When live music is the antidote for a dull evening, head over to Patrick’s in the Gaslamp. No matter what night of the week you visit, there’s sure to be live blues, soul or rock n’roll blasting from the little stage in the back. Should the evening stay fair, leave your coat at home and grab one of the bar stools on the sidewalk patio for a nice mix of music and people-watching. Inside, the pub shows its Prohibition roots with a full tin ceiling, long bar and ring of seats, if you can get one. Most evenings there’s a standing room only crowd but if you’re looking to rub elbows with the natives, stop by early for happy hour and catch up on the local gossip.
On the rolling greens of the Empire Polo Club, the Rhythm, Wine, and Brews Fest unfolds for an afternoon of locally crafted libations and priceless rhythm and blues. Guests saunter into the white cabanas of the wine garden with souvenir glasses in hand, partaking in the fruits of local and national wineries, such as Smith & Hook and Fess Parker, underneath the shade of date palms. The scent of hops and barley drifts through the high-peaked tents of the beer-tasting pavilion, where more than 25 breweries, including Shipyard Brewing Company and Lagunitas Brewing, dispense their handcrafted suds. As daycationing denizens sniff, swish, and savor their beverages, the air buzzes with liquid rhythm and blues from a roster of roots artists.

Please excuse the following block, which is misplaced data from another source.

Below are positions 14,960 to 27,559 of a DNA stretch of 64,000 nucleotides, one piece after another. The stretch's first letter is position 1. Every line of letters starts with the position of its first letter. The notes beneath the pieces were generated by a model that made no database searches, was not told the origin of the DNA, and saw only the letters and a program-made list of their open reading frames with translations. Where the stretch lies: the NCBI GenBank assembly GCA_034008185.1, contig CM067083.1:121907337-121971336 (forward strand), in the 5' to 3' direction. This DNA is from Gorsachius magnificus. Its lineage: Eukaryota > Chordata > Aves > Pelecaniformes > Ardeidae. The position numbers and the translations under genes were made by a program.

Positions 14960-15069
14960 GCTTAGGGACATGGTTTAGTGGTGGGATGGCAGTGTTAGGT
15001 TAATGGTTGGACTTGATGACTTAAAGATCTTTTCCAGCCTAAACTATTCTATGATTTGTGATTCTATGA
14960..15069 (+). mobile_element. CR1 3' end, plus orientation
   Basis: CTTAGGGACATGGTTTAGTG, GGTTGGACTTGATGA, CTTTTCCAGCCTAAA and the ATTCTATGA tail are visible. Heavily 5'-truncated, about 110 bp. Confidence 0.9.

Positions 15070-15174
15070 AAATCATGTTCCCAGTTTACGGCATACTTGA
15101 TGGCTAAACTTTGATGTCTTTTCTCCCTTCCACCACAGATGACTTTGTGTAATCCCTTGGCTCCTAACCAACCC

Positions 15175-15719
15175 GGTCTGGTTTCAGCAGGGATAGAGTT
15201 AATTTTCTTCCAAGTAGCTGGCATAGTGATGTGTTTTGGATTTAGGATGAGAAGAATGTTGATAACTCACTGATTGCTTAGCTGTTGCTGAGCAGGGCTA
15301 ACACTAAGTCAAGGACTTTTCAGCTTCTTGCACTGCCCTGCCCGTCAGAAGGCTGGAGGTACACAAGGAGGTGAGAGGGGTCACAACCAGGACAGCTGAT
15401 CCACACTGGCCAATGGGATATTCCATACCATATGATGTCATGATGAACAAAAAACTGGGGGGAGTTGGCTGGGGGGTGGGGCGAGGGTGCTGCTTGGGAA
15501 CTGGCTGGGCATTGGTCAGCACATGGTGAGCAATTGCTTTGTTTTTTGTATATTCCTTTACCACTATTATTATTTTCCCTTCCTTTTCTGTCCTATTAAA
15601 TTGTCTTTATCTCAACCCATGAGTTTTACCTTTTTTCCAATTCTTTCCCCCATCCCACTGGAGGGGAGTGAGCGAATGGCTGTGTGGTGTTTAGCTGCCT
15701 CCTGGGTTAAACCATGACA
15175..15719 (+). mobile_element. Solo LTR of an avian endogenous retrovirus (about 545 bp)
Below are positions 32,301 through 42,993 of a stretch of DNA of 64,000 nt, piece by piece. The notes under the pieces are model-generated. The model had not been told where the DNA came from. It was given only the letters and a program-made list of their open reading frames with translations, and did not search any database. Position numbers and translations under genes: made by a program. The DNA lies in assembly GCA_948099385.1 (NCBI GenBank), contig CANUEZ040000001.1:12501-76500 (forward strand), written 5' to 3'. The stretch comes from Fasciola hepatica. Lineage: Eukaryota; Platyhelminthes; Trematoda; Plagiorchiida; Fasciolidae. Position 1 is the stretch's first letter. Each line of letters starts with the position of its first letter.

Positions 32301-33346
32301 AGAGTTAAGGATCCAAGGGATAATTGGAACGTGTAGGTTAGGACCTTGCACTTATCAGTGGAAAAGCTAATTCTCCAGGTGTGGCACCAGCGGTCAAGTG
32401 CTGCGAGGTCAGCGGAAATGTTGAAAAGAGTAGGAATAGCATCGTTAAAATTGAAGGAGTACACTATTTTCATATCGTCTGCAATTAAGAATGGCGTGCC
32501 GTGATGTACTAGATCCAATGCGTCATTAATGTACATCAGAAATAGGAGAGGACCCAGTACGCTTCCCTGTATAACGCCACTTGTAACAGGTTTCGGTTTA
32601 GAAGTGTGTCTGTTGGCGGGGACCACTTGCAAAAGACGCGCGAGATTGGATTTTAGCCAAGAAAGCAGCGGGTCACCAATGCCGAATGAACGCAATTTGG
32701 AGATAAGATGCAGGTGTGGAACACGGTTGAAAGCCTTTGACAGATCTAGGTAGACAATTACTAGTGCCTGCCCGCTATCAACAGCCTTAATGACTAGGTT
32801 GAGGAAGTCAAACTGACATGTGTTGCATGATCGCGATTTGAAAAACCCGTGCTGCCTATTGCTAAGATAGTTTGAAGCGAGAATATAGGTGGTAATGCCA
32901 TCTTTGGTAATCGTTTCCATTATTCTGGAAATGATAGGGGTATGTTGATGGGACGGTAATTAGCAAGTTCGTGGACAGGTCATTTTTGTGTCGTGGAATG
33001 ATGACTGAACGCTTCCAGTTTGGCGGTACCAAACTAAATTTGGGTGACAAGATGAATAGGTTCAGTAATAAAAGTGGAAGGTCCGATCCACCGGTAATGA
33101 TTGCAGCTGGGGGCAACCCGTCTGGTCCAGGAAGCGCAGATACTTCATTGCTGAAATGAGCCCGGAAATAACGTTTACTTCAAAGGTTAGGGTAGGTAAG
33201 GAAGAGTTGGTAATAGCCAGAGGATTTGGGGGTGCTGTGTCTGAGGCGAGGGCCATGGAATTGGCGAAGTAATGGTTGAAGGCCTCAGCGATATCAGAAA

The Hershey Theatre, conceived in 1933 by noted philanthropist and chocolatier Milton S. Hershey, stands as an opulent tribute to the performing arts. Taking architectural cues from Saint Mark’s Basilica in Venice, the foyer’s towering arches gleam with golden paint and crystal chandeliers. The blue-and-gold mosaic that leads to the main seating area is the masterwork of two German artists who spent two years on its construction. Once inside the theater, audiences might think they’ve stepped onto the streets of Venice thanks to the atmospheric ceiling, stonework facades, and gondoliers paddling them to their seats. ####Bethel Woods Center for the Arts Music has permeated the 800 manicured acres where the Bethel Woods Center for the Arts has stood since 1969, when farmer Max Yasgur agreed to let love, peace, and harmony grow wild at the very first Woodstock festival. These days, the renowned outdoor venue and cultural center continues to attract the biggest acts in music to its pavilion stage. The open-air design ensures ample ventilation on the natural sloping lawn, and a roof protects up to 15,000 fans from inclement weather and the prying eyes of Cessna pilots.